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This is part of a series of stories on retirement and second-home destinations in North America.

Looking to move to a less-expensive home in a community that offers a good quality of life? Here's a list of places that offer warmer climates and amenities designed to entice retirees.

No, they are not in the United States. Not everyone wants to escape there – or can afford to travel south. Or, as reader comments on earlier stories in this series showed, want to deal with the hassle of owning a second property in the United States.

But as seniors accounted for a record high of 14.8 per cent of the population in Canada in 2011, up from 13.7 per cent five years earlier, the migration of the 55+ crowd from cities to smaller communities is markedly picking up steam.

As a rule of thumb, this list considers communities situated in the warmest zones of Canada – from Zone 7 to Zone 9a; the higher the number, the warmer the climate.

Longer stories in this series feature people who have found their "unbelievably cool place to hang out and retire:" Niagara Falls, Ont.;  Windsor, Ont.; Peachland, B.C.; Comox Valley, B.C., and Sunshine Coast; and Elliot Lake, Ont.

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1) Niagara Falls still magnificent – still affordable

The Niagara Falls region is just an hour and a half from the Greater Toronto Area (depending on the traffic.) With its still-magnificent natural show, Niagara Falls, the heart of the region, with 81,000 people, remains one of Canada’s top tourist attractions. Yet Niagara housing is still relatively affordable.

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2) Niagara-on-the-Lake adds a dash of charm (three dashes, actually)

Charming Niagara-on-the-Lake boasts high-end heritage hotels, such as the Prince of Wales, shown here, many restaurants, nearby wineries and the stand-out Shaw Theatre Festival. The Niagara region, which includes St. Catharines, has the second-highest proportion of seniors in Ontario (just behind Peterborough) – 19.2 per cent, according to the 2011 census.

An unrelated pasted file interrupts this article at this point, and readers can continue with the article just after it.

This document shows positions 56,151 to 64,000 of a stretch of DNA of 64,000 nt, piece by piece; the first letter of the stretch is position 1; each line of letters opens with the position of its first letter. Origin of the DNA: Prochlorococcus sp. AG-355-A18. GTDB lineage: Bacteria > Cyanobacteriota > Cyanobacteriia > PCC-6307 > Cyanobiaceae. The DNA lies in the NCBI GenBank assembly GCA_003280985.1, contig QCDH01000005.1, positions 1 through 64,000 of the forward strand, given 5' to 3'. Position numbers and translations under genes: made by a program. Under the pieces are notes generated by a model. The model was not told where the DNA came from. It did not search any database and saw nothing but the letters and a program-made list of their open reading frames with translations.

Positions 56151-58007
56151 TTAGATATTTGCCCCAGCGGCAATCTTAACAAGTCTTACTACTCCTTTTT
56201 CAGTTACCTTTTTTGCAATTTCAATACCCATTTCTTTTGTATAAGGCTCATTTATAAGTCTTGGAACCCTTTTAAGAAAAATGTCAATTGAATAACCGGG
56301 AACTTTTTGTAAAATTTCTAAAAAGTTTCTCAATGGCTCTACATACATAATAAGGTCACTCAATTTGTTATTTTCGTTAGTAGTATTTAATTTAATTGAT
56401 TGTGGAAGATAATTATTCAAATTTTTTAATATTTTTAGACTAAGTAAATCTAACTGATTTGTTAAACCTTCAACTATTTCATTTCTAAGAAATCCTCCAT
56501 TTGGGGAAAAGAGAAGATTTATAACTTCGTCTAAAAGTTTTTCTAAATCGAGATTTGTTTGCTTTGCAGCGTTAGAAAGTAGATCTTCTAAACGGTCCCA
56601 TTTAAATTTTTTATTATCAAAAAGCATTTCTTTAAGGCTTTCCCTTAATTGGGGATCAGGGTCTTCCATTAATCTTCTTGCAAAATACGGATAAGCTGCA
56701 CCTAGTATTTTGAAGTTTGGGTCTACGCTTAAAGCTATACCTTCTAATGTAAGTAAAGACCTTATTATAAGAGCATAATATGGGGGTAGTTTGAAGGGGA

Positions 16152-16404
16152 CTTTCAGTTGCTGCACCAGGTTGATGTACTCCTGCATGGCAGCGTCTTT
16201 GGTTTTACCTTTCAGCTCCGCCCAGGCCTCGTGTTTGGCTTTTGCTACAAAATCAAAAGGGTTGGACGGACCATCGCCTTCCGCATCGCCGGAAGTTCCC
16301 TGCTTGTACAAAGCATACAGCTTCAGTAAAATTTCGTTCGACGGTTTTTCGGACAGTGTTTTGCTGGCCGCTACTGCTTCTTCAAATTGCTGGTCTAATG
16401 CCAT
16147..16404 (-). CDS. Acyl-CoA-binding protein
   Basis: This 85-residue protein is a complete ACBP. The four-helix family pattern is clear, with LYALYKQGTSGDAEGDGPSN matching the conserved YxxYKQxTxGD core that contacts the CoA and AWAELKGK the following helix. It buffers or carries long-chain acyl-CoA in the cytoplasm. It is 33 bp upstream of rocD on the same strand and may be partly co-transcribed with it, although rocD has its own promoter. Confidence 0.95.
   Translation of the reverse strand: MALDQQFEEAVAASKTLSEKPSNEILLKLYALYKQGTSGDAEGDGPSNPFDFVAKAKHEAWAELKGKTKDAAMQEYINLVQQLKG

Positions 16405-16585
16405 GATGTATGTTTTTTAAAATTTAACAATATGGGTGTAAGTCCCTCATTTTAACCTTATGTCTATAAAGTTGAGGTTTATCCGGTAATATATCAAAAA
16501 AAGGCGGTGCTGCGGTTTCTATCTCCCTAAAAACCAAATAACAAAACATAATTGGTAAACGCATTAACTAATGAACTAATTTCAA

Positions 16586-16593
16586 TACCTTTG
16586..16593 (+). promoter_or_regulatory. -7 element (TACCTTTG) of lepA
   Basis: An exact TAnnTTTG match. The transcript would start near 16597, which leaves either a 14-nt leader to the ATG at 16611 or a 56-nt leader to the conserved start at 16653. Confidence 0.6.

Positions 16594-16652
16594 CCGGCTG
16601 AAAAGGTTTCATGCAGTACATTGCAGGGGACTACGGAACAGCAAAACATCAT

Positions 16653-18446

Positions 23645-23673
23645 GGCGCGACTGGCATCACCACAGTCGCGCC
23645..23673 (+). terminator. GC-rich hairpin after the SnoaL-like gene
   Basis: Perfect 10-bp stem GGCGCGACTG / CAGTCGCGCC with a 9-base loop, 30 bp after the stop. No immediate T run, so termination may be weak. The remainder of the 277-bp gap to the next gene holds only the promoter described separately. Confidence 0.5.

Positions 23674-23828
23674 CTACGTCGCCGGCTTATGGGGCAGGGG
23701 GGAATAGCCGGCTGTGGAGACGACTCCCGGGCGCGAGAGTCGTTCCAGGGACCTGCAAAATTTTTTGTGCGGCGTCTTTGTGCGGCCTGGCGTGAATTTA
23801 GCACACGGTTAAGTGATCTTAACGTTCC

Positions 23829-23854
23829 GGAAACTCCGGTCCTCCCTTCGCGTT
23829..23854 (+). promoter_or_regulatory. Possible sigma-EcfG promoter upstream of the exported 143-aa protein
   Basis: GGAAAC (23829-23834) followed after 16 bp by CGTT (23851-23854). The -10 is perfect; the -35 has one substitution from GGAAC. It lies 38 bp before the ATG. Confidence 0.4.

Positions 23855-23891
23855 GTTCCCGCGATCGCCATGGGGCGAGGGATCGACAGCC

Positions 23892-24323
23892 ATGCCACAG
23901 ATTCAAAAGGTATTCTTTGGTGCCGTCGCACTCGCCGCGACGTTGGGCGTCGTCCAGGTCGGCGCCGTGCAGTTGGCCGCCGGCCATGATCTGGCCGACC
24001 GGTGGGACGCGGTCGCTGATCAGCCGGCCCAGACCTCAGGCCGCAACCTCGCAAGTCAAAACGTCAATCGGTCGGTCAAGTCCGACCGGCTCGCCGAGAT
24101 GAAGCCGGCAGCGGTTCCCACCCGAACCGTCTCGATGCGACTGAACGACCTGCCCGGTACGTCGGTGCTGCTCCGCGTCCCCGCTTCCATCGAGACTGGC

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3) Windsor grows in estimation – especially for gardeners. Think jasmine

Canada’s most southern city – it’s actually south of Detroit, its Michigan neighbour – is on the same latitude as the northern border of California. Windsor enjoys hot summers and a slightly shorter, less chilly winter than Toronto. The city of 320,000 is a Great Lakes city with water on three sides (Lake Erie, Lake St. Clair and the Detroit River), a busy border crossing to the United States and is the gateway to more than 20 wineries in the region.
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4) Have your peach and eat it, too, in the Okanagan

In British Columbia, only a 15-minute drive from West Kelowna, the tiny lakeside community of Peachland can be an affordable alternative – especially for those downsizing from homes in Vancouver, Edmonton or Calgary. Peachland offers easy access to surrounding wineries, a promenade along Okanagan Lake, and developments such as the massive golf-course community, the Ponderosa. Now that Albertans’ interest in purchasing property in the B.C. Interior has waned somewhat, experts say it is a buyers’ market for those who want to soak up 30 C summers.
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5) Go coastal, not postal, on the Sunshine Coast

British Columbia’s Sunshine Coast has become an easy option for those who want to get away from urban living and live on the ocean at a relatively affordable price. Only a 40-minute ferry ride from West Vancouver, the area is popular with retirees looking to live in small communities such as Sechelt and Lund, with easy access to surrounding islands and a temperate climate. The region is known as an artist enclave, as well as a draw for nature lovers who are into boating, hiking and walks along the beach.
Comox Valley Tourism

6) Comox Valley, Vancouver Island, hits best-investment list

Comox Valley, which includes Courtenay, Comox and several small towns, offers small-town life with modern amenities, including an airport, a major hospital, shopping malls, festivals, chef-run boutique restaurants, and a temperate climate. The weather is never extreme, with dry summers and wet, mild winters. House prices tend to be B.C.’s most affordable. But buyers would be wise to research the transportation system first before committing to life on the island.
Canadian Press

7) And if hot spots don’t suit you, try the contrarian choice – Elliot Lake

Located midway between Sault Ste. Marie and Sudbury in northern Ontario, Elliot Lake is a former uranium mining town which has successfully used its physical assets to rebrand itself as an affordable retirement destination. With two lake beaches in town, more than 4,000 lakes within 242 kilometres, a championship golf course and extensive hiking, skiing and snowmobile trails, the city of 11,000 bills itself as an “outdoor lover’s paradise.”

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